Few contemporary artists have endured so long, reinvented themselves so frequently and successfully (folk, rock, country, gospel music), and contributed in such diverse media (music, film, poetry, prose, sketches) as Bob Dylan. What is more, there may be no other artist of the 20th and 21st centuries with such an unusual list of significant honours: Grammy Awards; an Academy Award (2000); a Polar Music Prize (2000); a Kennedy Center Honour (1997); honorary doctorates (Princeton University; St Andrew's University); nominations for the Nobel Prize for Literature; and a Pulitzer Prize Special Citation (2008), among them. In addition to this impressive list, Bob Dylan's music and writing is often the subject of serious academic analysis from a variety of disciplinary perspectives, including literary, cultural, religious, and music studies. This article argues that the use of the Bible in the songs and other art forms that comprise the Bob Dylan canon defies simplistic systematization and containment within categories. Dylan's art is idiosyncratic, involves constant blending and bending of his sources, and is often inconsistent; a biblical image or phrase used one way in one time and place may appear quite different in another.
Carol J. Dempsey OP
For centuries Catholic biblical scholars translated the Hebrew, Aramaic, and Greek books of the Bible into English with the goal of producing even “better” translations than before. Yet whether these translations follow the principles of formal or dynamic equivalence, no translation is without theological, cultural, gender, racial, and ethnocentric biases, as all translations are interpretations. Many translations thus reflect the theological positions of religious denominations commissioning them. The forthcoming revision of the Catholic New American Bible is not an exception. This essay considers the androcentric preferences in some of the latest contemporary scholarly Bible translations into English and then examines the revised translation of the anticipated new edition of the Catholic Bible, the principles guiding the translation revision, and the issues that both the translation and principles bring to the fore. While the essay refers to the forthcoming edition of the Catholic New American Bible as a whole, the focus is on the revision of the Old Testament in particular.
Dora R. Mbuwayesango
The essay surveys how Bible translations produced by modern colonial missionaries distorted African cultures and religions with special focus on the Shona people of Zimbabwe. It also explains, by focusing on the Shona translation of Genesis 1–3, how the adoption of the name of the Shona god, Mwari, into the Bible introduced foreign patriarchal notions to the Shona understanding of their god, and also a conception of gender and sexuality that promoted the marginalization of women and oppressive homophobic ideas. The essay concludes with pointing out the need to apply postcolonial feminist approach to Bible translation in order decolonize and depatriarchalize Bible translation and interpretation in Africa.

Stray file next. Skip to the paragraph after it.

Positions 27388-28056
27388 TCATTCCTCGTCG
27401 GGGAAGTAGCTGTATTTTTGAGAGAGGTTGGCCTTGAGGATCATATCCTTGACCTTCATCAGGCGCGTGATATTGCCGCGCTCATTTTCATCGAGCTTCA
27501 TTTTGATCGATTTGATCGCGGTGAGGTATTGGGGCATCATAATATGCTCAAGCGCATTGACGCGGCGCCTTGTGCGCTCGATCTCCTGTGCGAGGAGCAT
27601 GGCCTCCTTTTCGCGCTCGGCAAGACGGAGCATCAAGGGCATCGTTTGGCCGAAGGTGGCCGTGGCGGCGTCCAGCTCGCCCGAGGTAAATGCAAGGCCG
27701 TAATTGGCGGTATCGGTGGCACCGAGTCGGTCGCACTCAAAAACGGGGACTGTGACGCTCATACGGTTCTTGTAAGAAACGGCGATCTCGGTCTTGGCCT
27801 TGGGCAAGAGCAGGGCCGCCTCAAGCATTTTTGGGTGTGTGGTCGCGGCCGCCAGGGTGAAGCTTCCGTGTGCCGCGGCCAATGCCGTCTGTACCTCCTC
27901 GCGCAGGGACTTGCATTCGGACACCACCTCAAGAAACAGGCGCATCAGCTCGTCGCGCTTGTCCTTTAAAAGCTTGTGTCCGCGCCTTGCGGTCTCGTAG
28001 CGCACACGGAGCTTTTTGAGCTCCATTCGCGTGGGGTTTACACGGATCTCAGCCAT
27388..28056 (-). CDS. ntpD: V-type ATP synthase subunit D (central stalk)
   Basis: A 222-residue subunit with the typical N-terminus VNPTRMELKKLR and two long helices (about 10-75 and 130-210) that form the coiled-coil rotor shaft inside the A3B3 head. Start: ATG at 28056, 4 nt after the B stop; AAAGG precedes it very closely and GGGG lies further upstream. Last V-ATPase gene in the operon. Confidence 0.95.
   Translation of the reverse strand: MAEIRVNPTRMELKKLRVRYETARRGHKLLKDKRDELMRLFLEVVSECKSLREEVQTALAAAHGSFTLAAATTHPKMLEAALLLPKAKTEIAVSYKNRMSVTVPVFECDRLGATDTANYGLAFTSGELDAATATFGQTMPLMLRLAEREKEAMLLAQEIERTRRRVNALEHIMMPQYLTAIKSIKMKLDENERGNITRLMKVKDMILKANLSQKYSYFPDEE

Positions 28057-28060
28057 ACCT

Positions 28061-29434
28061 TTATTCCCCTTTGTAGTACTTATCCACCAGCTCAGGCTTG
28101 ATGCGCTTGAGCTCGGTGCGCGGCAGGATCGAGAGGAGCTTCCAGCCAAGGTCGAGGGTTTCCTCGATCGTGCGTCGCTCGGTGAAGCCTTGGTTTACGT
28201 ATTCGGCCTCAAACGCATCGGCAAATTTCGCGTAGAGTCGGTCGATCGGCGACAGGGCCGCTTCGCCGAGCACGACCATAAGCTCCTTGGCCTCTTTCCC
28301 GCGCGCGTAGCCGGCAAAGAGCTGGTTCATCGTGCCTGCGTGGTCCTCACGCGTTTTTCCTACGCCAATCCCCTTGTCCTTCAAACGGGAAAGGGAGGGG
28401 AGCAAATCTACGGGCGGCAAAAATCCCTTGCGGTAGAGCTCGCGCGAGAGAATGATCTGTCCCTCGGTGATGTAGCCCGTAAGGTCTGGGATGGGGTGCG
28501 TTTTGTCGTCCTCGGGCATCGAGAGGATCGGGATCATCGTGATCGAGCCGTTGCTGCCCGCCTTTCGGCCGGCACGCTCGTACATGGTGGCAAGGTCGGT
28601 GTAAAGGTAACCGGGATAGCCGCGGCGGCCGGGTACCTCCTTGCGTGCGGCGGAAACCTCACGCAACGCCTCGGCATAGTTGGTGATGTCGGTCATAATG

Correlated to the experiences of Korean comfort women, the story of Solomon’s judgment (1 Kgs. 3:16–28) becomes a resistance narrative to hegemonic powers. The interpretation discusses the literary strategies of the women’s identities and naming, the emerging reversal of power, the issues of mimicry, mockery, ambiguity, and the conspiracy of readers. The Japanese military comfort women of World War II serve as the geopolitical context with which the interpretation justifies its focus on the two biblical women. It becomes apparent that colonizing and patriarchal powers ignore victim-survivors of sexual violence and abuse whether in the biblical text or in recent Korean history. Biblical texts and recent wartime events illuminate each other.
Sergio Della Pergola
The scientific study of the Jewish population, also known as demography of the Jews or Jewish demography, does not actually claim the status of a distinct discipline. It is an area of specialization focusing on the changing size and composition of Jewish populations and on the determinants and consequences of such changes. This article outlines some of the main concepts, interpretative frameworks, and methodological issues in the field, followed by a short outline of substantive patterns and applied uses of available knowledge. The main scientific rationale for the study of Jewish populations rests with the growing interest in understanding the demography of religious, ethnic, and cultural groups and minorities. Demographic changes provide an important and occasionally indispensable background for an appraisal of Jewish history and cultural experience. Hence, the study of Jewish demography is organically tied to the development of Jewish studies.